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  • Janette O'toole

Endometriosis and Sex

Endometriosis may occur in up to 10% of women. Endometriosis is present when the tissue similar to the lining of the uterus (womb) occurs outside this layer and in other parts of the body causing pain and/or infertility.


Up to half of women with endometriosis can experience pain during or after sex.


Pain during sex can be caused by a variety of factors, including both physical and mental factors. Depending on the severity of this pain, a woman may experience this upon any type of penetration, including when inserting a tampon.

Deep dyspareunia is the most common type of pain experienced by women during sex with Endometriosis. This can be discomfort or pain with insertion, during thrusting or after intercourse.


The pain with intercourse may be described as sharp, stabbing, jabbing or a deep ache for the woman. It ranges in intensity from mild to excruciating. It may be felt during intercourse, for up to 24–48 hours after intercourse, or both.


Here are some tips that may help:

  • Make sure you are fully aroused before attempting penetration as it is less likely to cause pain.

  • Full arousal increases the natural lubrication in the vagina and causes the vagina to lengthen and the cervix to lift further away. Therefore, penetration is less likely to reach deeper, sensitive areas.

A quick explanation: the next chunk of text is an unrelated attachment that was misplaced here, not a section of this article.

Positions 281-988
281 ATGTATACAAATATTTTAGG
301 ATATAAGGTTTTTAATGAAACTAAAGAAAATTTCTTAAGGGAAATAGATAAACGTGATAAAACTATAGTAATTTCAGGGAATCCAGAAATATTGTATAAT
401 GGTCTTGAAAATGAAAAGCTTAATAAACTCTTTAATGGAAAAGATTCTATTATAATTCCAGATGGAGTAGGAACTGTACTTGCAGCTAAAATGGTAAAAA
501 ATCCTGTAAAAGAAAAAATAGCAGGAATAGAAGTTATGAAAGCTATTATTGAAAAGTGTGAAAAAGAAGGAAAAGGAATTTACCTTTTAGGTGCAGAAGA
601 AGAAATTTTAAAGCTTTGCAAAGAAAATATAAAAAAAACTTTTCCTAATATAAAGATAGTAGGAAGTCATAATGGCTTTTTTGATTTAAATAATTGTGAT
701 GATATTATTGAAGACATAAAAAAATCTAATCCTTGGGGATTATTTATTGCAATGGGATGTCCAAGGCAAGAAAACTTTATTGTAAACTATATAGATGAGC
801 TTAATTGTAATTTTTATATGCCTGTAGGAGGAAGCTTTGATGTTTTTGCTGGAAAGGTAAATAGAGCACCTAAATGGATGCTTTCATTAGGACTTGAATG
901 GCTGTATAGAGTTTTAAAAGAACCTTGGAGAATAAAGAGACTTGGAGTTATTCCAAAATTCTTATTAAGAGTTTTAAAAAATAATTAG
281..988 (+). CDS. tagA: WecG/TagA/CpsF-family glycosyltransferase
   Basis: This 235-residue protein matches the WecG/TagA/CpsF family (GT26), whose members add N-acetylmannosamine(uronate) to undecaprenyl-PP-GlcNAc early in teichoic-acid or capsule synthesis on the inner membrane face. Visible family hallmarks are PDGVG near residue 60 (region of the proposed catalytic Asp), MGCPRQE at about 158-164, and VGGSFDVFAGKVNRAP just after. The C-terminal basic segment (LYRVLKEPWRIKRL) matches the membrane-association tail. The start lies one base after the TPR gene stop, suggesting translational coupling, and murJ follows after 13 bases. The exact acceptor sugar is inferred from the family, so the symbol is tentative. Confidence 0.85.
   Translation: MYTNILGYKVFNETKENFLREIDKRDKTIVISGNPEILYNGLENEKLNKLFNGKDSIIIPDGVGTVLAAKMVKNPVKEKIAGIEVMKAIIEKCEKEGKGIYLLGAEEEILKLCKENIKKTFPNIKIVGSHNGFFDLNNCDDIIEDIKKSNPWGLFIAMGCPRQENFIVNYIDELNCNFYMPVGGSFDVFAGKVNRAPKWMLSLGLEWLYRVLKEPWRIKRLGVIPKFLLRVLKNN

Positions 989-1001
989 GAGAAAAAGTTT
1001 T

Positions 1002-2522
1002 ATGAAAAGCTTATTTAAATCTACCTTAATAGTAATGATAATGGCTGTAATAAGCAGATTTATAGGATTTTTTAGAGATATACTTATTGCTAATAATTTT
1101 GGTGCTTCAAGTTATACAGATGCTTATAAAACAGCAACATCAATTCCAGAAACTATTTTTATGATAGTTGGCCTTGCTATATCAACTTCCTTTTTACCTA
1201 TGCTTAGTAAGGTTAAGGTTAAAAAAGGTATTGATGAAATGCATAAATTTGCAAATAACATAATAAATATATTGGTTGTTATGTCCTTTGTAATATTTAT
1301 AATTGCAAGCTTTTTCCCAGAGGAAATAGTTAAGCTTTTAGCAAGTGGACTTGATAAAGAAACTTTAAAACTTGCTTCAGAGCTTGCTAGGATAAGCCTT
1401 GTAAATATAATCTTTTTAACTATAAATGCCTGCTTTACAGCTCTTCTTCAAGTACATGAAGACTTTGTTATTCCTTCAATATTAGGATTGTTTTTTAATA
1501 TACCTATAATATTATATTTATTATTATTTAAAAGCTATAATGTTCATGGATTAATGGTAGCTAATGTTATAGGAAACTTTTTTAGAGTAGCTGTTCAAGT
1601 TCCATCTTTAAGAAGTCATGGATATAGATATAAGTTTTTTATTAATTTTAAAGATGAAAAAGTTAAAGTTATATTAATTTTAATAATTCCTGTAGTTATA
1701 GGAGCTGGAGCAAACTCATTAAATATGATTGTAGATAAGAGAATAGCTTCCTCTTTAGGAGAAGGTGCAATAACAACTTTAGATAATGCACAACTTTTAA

• Aim to be as relaxed as possible. Enjoy a warm bath, scented candles, soft lighting, anything that helps you relax and enjoy your time together.

  • If you have reduced natural vaginal lubrication, try a natural lubricant such as olive oil or almond oil.

  • There are products on the market for this purpose. Some of my favourites are YES water and oil-based lubrication or SYLK which is a water-based lubricant.

  • Try different positions for intercourse as this will alter the angle of penetration and in turn will alter the sensation of pressure inside your body to other areas. Missionary (man on top) is often more painful. Woman on top is often less painful as the woman can control the depth of penetration easier. Spooning (lying on your side) may also be a more comfortable position.

  • Sexual penetration during certain times of your menstrual cycle can also affect pain. It may be less painful in the week after ovulation or in the 2 weeks following a period.

  • It is important to remember that you do not always have to aim for penetration to enjoy a loving sexual relationship.

The Ohnut

Ohnut is product that has been developed with the aim to help women who have deep pelvic pain during with penetrative intercourse.


Ohnut is a soft wearable set of rings. It allows you to control depth of penetration for improved comfort. It acts as a buffer between your partners pelvis and your vagina, so your partner won’t go further than you are comfortable with.


Pelvic Floor Physiotherapy

Pelvic floor physiotherapist have completed training in helping women with pelvic floor conditions such as Endometriosis. They can provide exercise, treatment and management that may help with chronic pelvic pain and painful sex.


If you would like further information, please call Better Health in Annandale 9518 0722.

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